John J. Houlihan, a war hero who became the first director of the Illinois Department of Veterans Affairs, died on July 24 of lung cancer. He was 80.
Upon graduating from high school in 1941, Houlihan enlisted in the Marines. He fought in the Battle of Midway and Guadalcanal, and was wounded by artillery fire in Bougainville. A big shell exploded, killing and injuring a dozen Marines; Houlihan’s left leg was amputated in the blast. His service during World War II earned him a Purple Heart, the Marine Corps Medal and the Asian Pacific Medal with three Bronze Stars.
When he returned to the states, Houlihan earned a degree in business and accounting at DePaul University, and took a job with the Cook County clerk’s office.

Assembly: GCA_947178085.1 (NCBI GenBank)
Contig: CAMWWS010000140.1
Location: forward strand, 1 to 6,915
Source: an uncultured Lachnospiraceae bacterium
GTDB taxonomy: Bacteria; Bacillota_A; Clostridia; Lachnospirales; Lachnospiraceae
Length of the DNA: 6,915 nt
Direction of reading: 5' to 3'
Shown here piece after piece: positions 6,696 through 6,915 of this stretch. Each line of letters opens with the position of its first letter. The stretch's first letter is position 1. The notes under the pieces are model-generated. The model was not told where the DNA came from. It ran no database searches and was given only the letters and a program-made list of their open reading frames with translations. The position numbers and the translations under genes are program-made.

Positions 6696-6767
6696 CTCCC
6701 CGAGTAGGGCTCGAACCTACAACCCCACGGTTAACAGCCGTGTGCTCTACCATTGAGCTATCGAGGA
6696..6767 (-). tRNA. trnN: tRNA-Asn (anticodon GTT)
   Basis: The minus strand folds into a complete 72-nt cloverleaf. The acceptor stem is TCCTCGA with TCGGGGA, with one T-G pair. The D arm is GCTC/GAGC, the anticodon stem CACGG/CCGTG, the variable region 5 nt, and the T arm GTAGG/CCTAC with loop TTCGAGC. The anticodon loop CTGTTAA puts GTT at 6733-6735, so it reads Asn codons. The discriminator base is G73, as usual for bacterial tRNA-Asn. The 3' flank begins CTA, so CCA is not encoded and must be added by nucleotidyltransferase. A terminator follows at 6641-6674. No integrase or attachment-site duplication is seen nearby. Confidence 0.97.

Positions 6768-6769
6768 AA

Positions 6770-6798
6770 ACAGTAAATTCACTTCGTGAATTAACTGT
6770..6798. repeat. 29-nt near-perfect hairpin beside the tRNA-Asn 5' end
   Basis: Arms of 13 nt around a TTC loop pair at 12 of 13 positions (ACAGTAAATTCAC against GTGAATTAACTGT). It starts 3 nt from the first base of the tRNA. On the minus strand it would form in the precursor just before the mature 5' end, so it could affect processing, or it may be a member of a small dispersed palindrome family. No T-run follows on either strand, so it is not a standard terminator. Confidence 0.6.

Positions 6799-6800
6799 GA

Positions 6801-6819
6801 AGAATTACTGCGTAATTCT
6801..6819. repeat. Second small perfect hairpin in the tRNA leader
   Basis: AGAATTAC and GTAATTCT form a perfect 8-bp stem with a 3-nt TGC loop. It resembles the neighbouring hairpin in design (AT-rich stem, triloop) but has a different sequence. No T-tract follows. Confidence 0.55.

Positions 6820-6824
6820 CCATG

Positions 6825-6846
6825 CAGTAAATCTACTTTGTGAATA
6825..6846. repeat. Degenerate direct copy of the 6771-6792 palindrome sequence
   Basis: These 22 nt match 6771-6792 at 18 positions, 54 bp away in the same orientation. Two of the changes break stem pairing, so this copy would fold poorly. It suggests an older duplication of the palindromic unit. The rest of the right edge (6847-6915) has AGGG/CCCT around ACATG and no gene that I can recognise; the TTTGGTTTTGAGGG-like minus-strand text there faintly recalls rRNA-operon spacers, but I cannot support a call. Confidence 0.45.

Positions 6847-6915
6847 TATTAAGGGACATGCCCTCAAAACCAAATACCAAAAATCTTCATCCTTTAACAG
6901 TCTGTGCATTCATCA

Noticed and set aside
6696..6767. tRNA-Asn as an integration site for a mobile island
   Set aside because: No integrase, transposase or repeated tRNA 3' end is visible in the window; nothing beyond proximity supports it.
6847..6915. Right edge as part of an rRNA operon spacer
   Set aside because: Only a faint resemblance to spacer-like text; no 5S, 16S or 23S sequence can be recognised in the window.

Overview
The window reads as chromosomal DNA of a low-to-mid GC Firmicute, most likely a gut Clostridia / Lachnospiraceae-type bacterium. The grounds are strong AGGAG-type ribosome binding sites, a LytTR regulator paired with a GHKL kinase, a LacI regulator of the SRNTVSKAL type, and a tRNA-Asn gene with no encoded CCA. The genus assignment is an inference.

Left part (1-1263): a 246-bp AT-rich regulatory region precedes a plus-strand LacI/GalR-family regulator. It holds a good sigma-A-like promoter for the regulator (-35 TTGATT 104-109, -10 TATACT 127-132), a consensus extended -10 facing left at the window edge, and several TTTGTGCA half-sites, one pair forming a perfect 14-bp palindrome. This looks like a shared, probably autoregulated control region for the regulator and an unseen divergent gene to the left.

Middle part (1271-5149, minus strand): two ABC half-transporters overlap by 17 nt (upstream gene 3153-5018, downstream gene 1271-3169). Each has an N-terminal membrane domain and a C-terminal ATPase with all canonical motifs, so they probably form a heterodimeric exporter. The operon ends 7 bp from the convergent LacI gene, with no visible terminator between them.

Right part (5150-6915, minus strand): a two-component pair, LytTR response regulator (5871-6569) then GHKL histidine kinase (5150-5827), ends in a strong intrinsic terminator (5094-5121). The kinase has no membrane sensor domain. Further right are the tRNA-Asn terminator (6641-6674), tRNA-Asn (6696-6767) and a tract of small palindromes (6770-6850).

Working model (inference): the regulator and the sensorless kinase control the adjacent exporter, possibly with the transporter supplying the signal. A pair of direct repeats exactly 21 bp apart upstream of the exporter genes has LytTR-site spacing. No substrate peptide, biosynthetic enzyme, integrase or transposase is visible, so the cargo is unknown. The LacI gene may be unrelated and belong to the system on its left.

In 1965, he was elected to the state legislature as a Democrat. He served four terms, ran two failed campaigns for Congress, then became the first appointed director of veterans affairs in Illinois.
He also spent several years with the Veterans Administration in Washington, D.C., where he worked directly for President Ronald Reagan as the V.A. representative who handled benefits supplied to the Marines injured in Beirut. Before he became too ill to work, Houlihan supervised the Cook County Veteran’s Assistance Commission.